Instant-kill traps – Square instant-kill traps that have an exterior jaw measurement of 16 inches or less, as measured at the widest point, and circular instant kill traps that have an exterior measurement of 12 inches or less as measured at the widest point are legal. An instant-kill trap is considered a steel-jawed trap and its use is restricted to that allowed for a steel-jawed trap.

Live traps – Those traps that act as a cage after capture.

Steel cable snares having a minimum cable diameter of 5/64 inch and maximum cable diameter of 3/32 inch. Spring activated snares, except Collarum snares, are prohibited.

Cushion-hold traps – Cushion-hold trap means a commercially available spring-loaded trap with offset jaws designed to capture an animal by closing upon one (1) of its legs and that is so constructed that the edges designed to touch the animal are composed of nonmetallic pads that eliminates or mitigates injury to the trapped animal. Cushion-hold traps that have an outside measurement that is 9 inches or less, as measured at the widest point, are legal. Cushion-hold traps are the only steel traps legal for trapping in the open and on top of the ground provided that the trapper has specific written permission from the landowner to trap.

Dog proof traps- Raccoon traps of a dog proof design are legal for furbearers during the legal trapping season.

  • » Dog Training

Training of bird dogs and squirrel dogs is permitted year-round on private lands, during daylight hours only. Training of rabbit dogs is permitted year round on private lands day and night. The chasing of foxes with hounds is permitted year-round, day and night. A hunting license is required while training dogs except when a person is competing in recognized field trials. When training on a WMA, a small game permit (see License Fees) is required. Refer to specific WMA listings for WMA dog training seasons. See Bear Hunting for bear dog training.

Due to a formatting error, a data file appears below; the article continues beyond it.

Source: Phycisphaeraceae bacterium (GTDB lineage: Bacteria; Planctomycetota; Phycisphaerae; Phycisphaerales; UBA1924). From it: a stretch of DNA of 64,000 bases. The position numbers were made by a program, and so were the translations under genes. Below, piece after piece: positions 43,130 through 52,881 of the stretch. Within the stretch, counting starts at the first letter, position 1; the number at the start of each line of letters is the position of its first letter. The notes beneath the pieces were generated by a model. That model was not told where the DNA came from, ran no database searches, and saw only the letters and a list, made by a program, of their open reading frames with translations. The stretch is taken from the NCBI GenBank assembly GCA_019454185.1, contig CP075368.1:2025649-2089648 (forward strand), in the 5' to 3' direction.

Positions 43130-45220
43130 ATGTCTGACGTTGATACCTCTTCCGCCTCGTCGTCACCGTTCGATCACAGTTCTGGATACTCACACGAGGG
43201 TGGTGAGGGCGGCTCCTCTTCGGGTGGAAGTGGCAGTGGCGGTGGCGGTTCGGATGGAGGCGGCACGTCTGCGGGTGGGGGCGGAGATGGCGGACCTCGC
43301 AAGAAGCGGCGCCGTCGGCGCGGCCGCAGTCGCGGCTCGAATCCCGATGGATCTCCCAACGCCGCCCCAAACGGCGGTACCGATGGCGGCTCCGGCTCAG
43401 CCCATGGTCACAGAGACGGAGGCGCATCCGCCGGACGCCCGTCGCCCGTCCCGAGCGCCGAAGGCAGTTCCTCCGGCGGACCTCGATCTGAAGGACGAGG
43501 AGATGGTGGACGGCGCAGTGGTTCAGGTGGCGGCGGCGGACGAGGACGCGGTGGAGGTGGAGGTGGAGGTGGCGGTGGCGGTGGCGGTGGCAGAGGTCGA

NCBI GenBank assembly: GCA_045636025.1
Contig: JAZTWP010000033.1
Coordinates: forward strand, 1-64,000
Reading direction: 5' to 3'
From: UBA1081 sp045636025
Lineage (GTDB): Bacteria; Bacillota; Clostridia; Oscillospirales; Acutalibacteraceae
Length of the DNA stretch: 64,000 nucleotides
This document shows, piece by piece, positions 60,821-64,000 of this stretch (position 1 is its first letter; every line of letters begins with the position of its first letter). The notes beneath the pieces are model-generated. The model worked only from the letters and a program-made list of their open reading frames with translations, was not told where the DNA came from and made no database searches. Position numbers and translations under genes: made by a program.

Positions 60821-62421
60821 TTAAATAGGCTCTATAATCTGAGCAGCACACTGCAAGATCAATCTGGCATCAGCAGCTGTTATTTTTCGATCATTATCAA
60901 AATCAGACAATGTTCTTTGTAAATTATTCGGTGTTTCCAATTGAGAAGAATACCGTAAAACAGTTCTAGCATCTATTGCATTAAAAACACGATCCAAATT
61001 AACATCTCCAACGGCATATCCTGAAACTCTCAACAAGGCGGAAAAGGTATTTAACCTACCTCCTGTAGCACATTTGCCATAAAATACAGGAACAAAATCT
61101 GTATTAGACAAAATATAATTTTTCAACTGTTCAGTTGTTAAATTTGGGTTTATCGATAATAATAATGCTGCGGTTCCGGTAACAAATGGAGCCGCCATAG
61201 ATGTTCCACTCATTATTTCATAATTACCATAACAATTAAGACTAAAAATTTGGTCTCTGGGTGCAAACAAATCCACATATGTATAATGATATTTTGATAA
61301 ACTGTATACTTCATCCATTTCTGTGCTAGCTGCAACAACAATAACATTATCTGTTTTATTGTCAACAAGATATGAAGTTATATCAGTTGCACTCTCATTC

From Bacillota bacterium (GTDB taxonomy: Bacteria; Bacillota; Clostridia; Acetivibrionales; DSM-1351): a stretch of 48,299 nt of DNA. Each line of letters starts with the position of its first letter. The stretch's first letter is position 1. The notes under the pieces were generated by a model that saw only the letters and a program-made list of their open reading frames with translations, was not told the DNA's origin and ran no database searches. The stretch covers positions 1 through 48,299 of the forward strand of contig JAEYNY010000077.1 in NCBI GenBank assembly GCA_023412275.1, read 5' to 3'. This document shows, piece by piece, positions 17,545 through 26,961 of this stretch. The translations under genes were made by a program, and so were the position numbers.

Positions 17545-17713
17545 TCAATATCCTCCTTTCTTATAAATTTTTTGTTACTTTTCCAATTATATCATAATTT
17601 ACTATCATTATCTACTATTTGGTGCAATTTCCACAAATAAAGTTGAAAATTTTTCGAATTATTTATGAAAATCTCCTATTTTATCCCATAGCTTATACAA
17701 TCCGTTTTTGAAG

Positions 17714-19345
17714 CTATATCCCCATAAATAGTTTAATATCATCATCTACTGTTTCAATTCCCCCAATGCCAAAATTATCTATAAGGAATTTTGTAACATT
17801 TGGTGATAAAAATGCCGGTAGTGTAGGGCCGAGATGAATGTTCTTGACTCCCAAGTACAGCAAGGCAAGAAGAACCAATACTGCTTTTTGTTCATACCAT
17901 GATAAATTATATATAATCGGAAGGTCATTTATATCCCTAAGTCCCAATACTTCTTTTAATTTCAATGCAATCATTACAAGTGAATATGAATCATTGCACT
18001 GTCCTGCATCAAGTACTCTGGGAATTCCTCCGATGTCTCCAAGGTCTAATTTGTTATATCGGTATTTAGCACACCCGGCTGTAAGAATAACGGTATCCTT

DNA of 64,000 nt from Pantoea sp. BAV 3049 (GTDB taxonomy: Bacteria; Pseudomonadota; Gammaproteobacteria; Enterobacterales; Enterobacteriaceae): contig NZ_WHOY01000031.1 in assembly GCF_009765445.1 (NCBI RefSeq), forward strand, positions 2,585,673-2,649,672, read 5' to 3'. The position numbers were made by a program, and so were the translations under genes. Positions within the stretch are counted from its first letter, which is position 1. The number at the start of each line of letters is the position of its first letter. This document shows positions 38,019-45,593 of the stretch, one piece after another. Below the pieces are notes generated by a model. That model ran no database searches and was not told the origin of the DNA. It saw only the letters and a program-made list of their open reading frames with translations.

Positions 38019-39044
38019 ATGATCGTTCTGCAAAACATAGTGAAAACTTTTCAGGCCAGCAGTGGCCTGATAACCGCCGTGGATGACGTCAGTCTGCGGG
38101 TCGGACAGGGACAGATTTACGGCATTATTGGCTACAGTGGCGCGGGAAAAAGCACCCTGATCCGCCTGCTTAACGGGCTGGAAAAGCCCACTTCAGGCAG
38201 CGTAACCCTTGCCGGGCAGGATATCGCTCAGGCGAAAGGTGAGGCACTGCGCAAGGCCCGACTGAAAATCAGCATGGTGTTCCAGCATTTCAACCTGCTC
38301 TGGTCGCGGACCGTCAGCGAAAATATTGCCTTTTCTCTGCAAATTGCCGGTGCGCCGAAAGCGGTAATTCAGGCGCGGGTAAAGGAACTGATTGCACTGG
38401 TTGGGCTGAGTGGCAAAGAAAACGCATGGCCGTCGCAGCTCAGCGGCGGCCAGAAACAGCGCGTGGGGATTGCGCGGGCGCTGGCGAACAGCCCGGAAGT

• » Raccoon Dog Training (no taking)

Year-round except where regulated by Private Acts. The following counties are regulated by Private Acts: DeKalb County is open for year-round training except in the portion lying south and west of State Hwy. 96 and U. S. Hwy. 70 where the training season will open 30 days prior to the hunting season. Refer to specific WMA listings for WMA raccoon dog training seasons.

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Species

Opens

Closes

Daily Bag

Squirrel (fox, red, gray)

Aug. 24

Feb. 28

10

Spring squirrel (2014)

May 10

June 8

10

Grouse (closed W. of I-65)

Oct. 12

Feb. 28

3

Rabbit

Nov. 2

Feb. 28

5

Quail

Nov. 2

Feb. 28

6

Migratory bird seasons are subject to change by federal framework;
check TWRA website for updates. Proposed seasons are:

Species

Opens

Closes

Daily Bag

Dove1 (Opens at noon on Sept. 1)

Sept. 1

Sept. 26

152

Oct. 12

Oct. 27

152

Dec. 19

Jan. 15

152

Woodcock1

Oct. 26

Dec. 9

3

Wilson snipe1

Nov. 14

Feb. 28

8

Crow (Fri./Sat./Sun.)

June 1

Feb. 28

no limit

Canada goose1

Sept. 1

Sept. 15

5

Wood duck/Teal1

Sept. 14

Sept. 18

43

1. Tennessee Migratory Bird Permit required (see License Fees).

2. No limit on collared dove. Doves not readily identifiable as collared doves will be considered to be mourning doves and will count toward the mourning dove daily bag limit.

3. Not to exceed 2 wood ducks. Total bag of 4 ducks.

Regulations for the late duck and goose seasons will be published in the Waterfowl Hunting Guide available in October. Check TWRA website for updates.

Regulations in red are new this year.

Purple text indicates an important note.

Return to the eregulations.com home page
Brought to you by:
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JF Griffin Media
J.F. Griffin Media reaches 9,000,000 sportsmen every year through our print and digital publications. We produce 30 hunting and fishing regulation guides for 15 state agencies. For advertising information, please visit: www.jfgriffin.com